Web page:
Corruption is worse than any sin because it hardens the heart against feeling shame or guilt and hearing God's call for conversion, Pope Francis said. "Situations of sin and the state of corruption are two distinct realities, even if they are intimately linked to one another," he said when he was Cardinal Jorge Mario Bergoglio of Buenos Aires, Argentina. The future pope's comments come from a small booklet that was originally published in 2005. Titled "Corruption and Sin: Reflections on the Theme of Corruption," the booklet was based on an article he wrote in 1991 in the wake of a scandal in which local authorities in Argentina tried to whitewash the death of a teenage girl because the murderers' fathers were linked to local politicians and the governor.
In the booklet's introduction, the future pope said he wanted to republish the article because the problem of corruption had become so widespread a decade later that people began to almost expect it as a normal part of life. While many sins can lead to corruption, sinners recognize their own weakness and are aware of the possibility of forgiveness, he said. "From there, the power of God can come in." People who are corrupt, on the other hand, have become blind to the transcendent, replacing God with their own powers and abilities, he said. "A sinner expects forgiveness. The corrupt, on the contrary, don't because they don't feel they have sinned. They have prevailed," he said.
One who is corrupt is "so holed up in the satisfaction of his own self-sufficiency" that his bloated self-esteem refuses to face the reality of his fraudulent and opportunistic behavior, he said. "He has the face of someone trying to say, 'It wasn't me!' or as my grandmother would say, 'The face of a darling little angel," he said.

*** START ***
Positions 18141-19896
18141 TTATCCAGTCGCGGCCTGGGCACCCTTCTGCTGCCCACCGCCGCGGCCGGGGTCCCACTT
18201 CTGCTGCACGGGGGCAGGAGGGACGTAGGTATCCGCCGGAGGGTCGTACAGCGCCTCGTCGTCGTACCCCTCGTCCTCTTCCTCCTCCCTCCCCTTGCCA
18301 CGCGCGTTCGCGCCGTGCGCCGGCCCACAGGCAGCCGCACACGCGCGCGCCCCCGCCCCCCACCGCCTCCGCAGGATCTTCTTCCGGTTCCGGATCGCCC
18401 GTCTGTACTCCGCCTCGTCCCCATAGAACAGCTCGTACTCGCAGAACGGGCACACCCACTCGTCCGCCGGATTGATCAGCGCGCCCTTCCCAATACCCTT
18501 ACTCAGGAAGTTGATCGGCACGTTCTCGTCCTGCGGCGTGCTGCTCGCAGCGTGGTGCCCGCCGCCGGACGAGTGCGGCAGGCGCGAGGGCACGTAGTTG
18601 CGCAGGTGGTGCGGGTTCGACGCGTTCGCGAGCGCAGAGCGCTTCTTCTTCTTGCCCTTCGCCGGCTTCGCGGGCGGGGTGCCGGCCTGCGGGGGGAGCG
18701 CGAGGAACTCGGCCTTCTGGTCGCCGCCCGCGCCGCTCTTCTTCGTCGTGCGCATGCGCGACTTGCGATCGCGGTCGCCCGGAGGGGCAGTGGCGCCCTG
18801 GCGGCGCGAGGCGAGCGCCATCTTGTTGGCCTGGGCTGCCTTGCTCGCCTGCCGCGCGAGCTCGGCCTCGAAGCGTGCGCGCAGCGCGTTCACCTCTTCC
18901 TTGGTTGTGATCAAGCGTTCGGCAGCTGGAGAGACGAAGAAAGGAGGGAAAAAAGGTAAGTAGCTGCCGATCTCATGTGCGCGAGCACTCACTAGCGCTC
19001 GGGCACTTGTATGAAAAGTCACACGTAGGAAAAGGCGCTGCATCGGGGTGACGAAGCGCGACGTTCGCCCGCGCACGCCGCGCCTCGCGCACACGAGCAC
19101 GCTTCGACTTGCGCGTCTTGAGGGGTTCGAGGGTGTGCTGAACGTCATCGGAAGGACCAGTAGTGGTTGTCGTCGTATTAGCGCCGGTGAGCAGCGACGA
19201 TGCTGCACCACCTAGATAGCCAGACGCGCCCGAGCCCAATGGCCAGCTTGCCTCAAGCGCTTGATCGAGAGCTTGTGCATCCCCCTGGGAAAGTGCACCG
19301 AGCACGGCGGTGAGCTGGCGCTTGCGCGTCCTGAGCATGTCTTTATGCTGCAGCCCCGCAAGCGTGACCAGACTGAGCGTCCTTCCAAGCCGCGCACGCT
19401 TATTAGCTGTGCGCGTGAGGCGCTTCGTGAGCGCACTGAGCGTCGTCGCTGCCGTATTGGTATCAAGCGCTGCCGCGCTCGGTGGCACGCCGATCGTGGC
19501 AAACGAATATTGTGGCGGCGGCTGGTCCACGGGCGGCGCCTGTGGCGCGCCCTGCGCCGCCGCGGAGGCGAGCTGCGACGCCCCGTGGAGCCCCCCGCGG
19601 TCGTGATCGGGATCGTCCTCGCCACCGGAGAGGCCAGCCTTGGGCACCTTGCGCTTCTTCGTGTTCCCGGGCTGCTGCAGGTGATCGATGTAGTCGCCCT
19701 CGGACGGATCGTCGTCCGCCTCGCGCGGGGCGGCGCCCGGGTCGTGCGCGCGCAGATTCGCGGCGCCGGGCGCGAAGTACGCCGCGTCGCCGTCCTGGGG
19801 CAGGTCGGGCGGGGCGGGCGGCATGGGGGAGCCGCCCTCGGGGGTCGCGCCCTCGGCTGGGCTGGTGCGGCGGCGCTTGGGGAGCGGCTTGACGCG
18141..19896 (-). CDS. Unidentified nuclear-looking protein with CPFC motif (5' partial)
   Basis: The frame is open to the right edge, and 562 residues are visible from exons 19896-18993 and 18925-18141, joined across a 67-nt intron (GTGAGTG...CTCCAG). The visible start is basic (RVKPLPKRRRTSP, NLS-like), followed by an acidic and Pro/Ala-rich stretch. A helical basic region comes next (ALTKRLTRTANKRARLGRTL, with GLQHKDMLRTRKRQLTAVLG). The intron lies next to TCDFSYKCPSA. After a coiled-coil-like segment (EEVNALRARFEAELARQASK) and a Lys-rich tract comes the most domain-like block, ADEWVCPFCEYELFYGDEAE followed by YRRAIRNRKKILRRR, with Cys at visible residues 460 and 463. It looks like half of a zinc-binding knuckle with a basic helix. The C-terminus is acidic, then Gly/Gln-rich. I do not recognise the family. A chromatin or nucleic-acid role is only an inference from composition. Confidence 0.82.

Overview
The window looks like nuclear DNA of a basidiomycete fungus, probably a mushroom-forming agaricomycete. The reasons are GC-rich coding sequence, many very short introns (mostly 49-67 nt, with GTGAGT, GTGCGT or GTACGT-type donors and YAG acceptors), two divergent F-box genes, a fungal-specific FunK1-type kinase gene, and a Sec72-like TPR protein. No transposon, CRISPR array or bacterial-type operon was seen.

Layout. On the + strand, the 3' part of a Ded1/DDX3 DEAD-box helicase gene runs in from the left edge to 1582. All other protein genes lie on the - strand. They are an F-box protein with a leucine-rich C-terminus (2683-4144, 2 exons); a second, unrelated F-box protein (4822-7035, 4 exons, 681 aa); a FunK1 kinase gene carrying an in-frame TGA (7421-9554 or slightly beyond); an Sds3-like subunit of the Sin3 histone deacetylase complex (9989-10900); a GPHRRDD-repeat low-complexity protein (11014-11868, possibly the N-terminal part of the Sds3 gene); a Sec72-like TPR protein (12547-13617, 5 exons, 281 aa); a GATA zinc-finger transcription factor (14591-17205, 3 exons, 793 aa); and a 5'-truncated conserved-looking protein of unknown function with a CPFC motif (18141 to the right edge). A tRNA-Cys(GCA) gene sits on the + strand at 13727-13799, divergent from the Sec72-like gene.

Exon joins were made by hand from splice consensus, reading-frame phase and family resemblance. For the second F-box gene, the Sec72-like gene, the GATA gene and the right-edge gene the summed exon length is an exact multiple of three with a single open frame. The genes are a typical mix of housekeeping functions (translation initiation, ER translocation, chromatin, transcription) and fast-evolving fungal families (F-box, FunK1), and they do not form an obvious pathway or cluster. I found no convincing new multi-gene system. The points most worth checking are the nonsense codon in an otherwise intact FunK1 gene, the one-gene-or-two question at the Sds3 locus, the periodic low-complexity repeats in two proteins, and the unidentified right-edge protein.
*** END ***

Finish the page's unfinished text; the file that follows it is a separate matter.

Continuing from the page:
The ability of the corrupt to disguise their true self should qualify them for an honorary degree in "social cosmetology," he said. They hide their thirst for power by making their ambitions seem frivolous and socially acceptable. With "shameless priggishness," they adhere to "severe rules of a Victorian tint," he wrote. "It's a cult of good manners that cover up bad habits," he said.
The future pope referred to many biblical passages to offer concrete examples. Most notably, the corrupt, like the scribes and the Pharisees who criticized Jesus for healing on the Sabbath, launch "a reign of terror" to discredit, attack or eliminate anyone who tries to criticize, question or contradict them.
"They're afraid of the light because their souls have taken on the attributes of an earthworm: in the shadows and underground." Corruption, however, can never remain hidden forever; evidence of it eventually oozes or bursts forth like all things that are forced to stay closed in or wrapped up too tightly within themselves, he said. But the